Directors positively noted the successful approval of 18 RSF arrangements so far, committing SDR 6.3 billion, and the 30‑35 additional requests expected in the near term. They considered that the strong demand for RST financing demonstrated the usefulness of the instrument to the membership. Observing that these arrangements have primarily focused on addressing climate change challenges, they looked forward to a forthcoming expansion of focus into pandemic preparedness and requested additional details on the Fund’s role in this area as compared with the World Bank and World Health Organization. While a number of Directors called for expansion of the list of qualifying longer‑term structural challenges eligible for financing under the RST, many Directors considered that such an expansion would not be feasible for quite some time. Directors encouraged staff to more closely link policy advice developed in RSF arrangements into the Fund's surveillance work. Some Directors agreed that potentially tailored solutions could be considered for small developing states that reflect their unique circumstances.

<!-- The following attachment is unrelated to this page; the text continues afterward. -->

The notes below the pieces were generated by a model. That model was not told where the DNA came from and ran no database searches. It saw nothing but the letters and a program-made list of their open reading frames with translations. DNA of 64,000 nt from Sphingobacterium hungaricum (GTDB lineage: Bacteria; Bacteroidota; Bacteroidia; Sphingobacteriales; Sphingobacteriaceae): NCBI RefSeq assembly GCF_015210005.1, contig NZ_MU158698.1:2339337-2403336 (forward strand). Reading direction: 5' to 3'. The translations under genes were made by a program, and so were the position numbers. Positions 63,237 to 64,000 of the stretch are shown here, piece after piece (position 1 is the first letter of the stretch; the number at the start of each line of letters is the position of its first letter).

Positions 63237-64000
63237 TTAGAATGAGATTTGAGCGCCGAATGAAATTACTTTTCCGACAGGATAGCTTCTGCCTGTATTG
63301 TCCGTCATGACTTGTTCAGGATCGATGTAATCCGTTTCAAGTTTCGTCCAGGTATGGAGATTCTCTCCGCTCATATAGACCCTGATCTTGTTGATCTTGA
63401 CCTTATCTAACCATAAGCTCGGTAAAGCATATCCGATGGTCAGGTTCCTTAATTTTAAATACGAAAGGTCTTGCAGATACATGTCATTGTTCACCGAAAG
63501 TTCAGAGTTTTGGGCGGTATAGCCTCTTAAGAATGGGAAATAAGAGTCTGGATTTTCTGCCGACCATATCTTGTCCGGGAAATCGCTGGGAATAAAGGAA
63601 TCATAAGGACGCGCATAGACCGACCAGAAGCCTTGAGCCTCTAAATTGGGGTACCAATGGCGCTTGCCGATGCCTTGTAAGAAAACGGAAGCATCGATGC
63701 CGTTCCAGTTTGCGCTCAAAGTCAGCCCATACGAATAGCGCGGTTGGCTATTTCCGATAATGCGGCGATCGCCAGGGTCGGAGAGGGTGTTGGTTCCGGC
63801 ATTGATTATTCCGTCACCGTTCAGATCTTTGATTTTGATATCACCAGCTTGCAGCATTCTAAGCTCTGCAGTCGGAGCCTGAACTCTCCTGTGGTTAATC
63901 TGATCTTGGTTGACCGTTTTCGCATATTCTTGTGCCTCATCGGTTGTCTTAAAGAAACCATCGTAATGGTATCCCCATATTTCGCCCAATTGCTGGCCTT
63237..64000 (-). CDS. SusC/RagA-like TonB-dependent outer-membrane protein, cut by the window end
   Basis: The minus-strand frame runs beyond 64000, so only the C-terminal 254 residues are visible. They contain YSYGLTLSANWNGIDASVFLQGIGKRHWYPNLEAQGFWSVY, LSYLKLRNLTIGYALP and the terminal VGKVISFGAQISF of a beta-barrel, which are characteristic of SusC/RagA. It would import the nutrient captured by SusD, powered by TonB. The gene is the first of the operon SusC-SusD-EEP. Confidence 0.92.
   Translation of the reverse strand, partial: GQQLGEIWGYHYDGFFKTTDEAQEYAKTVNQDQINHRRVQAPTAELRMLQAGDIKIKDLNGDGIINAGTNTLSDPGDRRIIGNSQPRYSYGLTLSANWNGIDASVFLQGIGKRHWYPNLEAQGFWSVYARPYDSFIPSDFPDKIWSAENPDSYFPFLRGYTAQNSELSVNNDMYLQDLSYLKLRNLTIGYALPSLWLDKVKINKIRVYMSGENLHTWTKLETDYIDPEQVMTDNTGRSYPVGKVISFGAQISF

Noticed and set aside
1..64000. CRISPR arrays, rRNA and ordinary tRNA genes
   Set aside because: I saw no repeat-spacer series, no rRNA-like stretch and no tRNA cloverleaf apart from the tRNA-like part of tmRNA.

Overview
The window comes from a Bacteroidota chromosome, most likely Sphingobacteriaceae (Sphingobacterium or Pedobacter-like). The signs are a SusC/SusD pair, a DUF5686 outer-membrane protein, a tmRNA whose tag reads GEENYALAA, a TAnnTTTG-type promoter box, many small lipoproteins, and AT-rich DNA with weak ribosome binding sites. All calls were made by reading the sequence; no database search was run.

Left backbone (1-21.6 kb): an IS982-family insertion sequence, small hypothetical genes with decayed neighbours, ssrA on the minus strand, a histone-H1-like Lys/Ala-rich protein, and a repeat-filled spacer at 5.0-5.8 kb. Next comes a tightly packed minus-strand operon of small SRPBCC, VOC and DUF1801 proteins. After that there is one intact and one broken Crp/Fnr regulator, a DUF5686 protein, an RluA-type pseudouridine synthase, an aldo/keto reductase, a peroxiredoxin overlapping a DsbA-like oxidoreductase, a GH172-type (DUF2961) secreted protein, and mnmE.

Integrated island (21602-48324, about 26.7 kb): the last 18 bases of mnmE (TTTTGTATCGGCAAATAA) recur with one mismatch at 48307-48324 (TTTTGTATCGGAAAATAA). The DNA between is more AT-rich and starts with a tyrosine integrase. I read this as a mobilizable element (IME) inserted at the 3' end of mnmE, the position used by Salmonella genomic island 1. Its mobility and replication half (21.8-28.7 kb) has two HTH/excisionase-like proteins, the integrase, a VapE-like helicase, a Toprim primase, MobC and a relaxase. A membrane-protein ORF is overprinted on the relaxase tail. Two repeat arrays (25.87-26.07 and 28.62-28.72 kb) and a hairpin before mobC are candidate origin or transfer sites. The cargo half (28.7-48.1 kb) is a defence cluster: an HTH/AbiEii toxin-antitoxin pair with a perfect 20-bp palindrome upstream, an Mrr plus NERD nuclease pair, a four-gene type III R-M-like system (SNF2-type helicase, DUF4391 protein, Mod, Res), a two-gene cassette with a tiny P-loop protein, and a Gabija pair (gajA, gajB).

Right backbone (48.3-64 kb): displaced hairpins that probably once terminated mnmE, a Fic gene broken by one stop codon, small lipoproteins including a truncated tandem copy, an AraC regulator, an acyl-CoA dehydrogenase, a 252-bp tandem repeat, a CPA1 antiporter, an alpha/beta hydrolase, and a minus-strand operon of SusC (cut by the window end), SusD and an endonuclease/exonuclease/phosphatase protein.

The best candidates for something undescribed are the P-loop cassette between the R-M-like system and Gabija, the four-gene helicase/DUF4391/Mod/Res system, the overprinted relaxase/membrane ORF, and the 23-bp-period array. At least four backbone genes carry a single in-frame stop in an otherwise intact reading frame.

Directors underscored the importance of continued close collaboration—and progress in developing systematic approaches to collaboration—with development partners, including the World Bank and other MDBs, in formulating and evaluating Reform Measures (RMs) in RSF arrangements, developing complementary reform packages and CD provision, and bringing together key actors. This would leverage the limited Fund staff resources and expertise on climate and pandemic preparedness, avoid duplication of work, and maximize the catalytic funding impact of RSF arrangements. Directors also called for close collaboration with other partners to develop a coherent framework for assessing the catalytic effects of RSFs on financing.